In a time when so much of the conversation about journalism has been about downsizing and allegedly doing more with less, it is encouraging to hear networks talk about providing their audiences with more information, more diverse voices and multiple ways of looking at the world.

Three journalists sit side by side on the edge of a desk in an unadorned newsroom. One of them is in shirtsleeves, holding a stack of papers, leading the discussion, nervously cracking too many jokes.

Could this be the future of network TV news?

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That's what "The Briefing Room," the new digital production from ABC News, looked like to me when it debuted as a live stream Monday afternoon at abcnews.com. And I liked it.

This could definitely be the future of network news – at least, a bigger part of its future anyway. And, if it that happens, I believe the networks and their audiences are going to be better off for it. Viewers will get more news and information from network newsrooms, and the networks could find new and younger audiences that will carry them into the future.

ABC News isn't the only news organization on the hunt on new media platforms.

On Wednesday, NBC launched "Stay Tuned," a twice-daily news program on Snapchat. It is the first daily news program on that platform, a photo- and video-sharing application for mobile phones with more than 166 million monthly users, according the Statistica data analytics platform. This is a huge, young audience, and NBC News made a serious commitment to reaching it with "Stay Tuned," which launched with a staff of 30.

NBC News has launched a twice-daily news program on Snapchat called "Stay Tuned." Co-host Gadi Schwartz films a segment.
NBC News has launched a twice-daily news program on Snapchat called "Stay Tuned." Co-host Gadi Schwartz films a segment.

And on July 31, CBS News, home of "60 Minutes," the most successful and oldest newsmagazine on television, will premiere "CBSN: On Assignment," a newsmagazine produced by CBSN, the network's 24/7 digital and streaming platform. Based on two sample clips, I would compare it to "Vice" for point of view, diversity, topics and edge, but CBS News for editorial standards.

All of this is good news as I see it.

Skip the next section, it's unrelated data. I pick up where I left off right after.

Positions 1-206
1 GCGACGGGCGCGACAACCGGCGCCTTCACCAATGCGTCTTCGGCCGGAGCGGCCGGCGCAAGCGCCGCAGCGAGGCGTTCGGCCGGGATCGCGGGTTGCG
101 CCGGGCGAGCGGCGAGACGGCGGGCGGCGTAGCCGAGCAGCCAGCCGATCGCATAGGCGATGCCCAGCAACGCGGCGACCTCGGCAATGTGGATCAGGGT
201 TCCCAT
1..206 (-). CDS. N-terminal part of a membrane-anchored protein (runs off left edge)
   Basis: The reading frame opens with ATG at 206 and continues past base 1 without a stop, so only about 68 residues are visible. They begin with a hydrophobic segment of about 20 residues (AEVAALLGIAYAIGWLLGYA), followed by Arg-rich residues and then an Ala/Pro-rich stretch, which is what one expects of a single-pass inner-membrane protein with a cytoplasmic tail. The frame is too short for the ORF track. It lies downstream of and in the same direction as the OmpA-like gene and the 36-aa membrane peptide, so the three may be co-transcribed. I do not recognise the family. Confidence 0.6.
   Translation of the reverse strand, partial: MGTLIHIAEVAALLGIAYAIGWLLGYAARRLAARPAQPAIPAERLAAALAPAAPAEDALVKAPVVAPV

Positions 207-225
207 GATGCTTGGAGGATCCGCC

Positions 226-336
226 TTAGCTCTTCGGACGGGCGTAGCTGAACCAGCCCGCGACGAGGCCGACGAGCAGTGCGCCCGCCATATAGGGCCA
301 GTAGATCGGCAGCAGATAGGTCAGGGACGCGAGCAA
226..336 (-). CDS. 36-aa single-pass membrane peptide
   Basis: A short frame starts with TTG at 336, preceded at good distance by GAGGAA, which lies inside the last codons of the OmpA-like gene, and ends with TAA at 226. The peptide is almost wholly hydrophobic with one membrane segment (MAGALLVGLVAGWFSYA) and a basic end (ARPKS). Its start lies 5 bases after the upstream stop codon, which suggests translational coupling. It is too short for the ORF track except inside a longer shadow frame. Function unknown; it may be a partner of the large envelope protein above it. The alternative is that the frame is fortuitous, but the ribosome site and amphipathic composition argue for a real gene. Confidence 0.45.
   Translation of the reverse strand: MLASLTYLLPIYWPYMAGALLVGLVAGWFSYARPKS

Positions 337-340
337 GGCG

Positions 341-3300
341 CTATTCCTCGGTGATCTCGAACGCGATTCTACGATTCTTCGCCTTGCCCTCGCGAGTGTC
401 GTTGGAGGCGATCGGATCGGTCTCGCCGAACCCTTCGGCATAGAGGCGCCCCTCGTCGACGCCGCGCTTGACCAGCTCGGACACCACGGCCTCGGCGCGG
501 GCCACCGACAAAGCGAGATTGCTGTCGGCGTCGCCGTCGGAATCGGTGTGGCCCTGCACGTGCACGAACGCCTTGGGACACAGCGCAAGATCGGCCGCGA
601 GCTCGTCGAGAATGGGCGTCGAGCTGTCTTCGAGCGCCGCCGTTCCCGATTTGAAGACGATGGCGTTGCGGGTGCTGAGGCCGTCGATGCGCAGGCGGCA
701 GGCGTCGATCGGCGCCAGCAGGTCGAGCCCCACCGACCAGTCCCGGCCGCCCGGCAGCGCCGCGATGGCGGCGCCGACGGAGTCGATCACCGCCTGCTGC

"The Briefing Room" caught my eye because it appeared to be an effort by one of the old-line networks to use new-media technology to fill some of the informational void created by the Trump White House.

Team Trump regularly precludes the use of cameras and provides press spokespersons who routinely say they don't have answers to reporters' questions. This crackdown on press access is a serious threat to a functioning democracy, and anything a channel or network can do to counter it is worthy of attention.

While Rick Klein, political director at ABC News, acknowledged the importance of the press pushing back, he said his network's primary motivation for launching "The Briefing Room" was "even simpler" than that.

"We are covering the White House and Washington and these big institutions in this historic time, and the audience has signaled that they are more interested than ever in what's going on. This is about just trying to find the audience where the audience lives," he said.

"There is so much of even our audience at ABC news that lives online. We see it in social media, and we see it on our live streaming. People are consuming media in all these different ways. So, we just thought, 'What can we do to showcase our reporting, our analyses, put the word out there and maybe reach another crop of viewers?'" Klein added.

Networks exploring the digital realm in search of new audiences isn't new, especially for ABC and CBS, which do not have all-news corporate cable cousins. Klein's own 10-year-career at ABC News is testimony to that effort.

Starting in 2007, he has written a daily political blog, co-anchored digital political coverage and co-hosted a webcast and video series. He is currently doing a podcast with Jonathan Karl, the network's chief White House correspondent.

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"In part because we don't have a cable [channel], we have always been looking for other ways to reach an audience," Klein said. "To my mind this is in the vein of those other experiments."

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NBC has a cable channel in MSNBC, but even cable can feel like old media. The first news organization to successfully connect with Snapchat users is going to have a gold mine, and NBC is off to promising start with "Stay Tuned."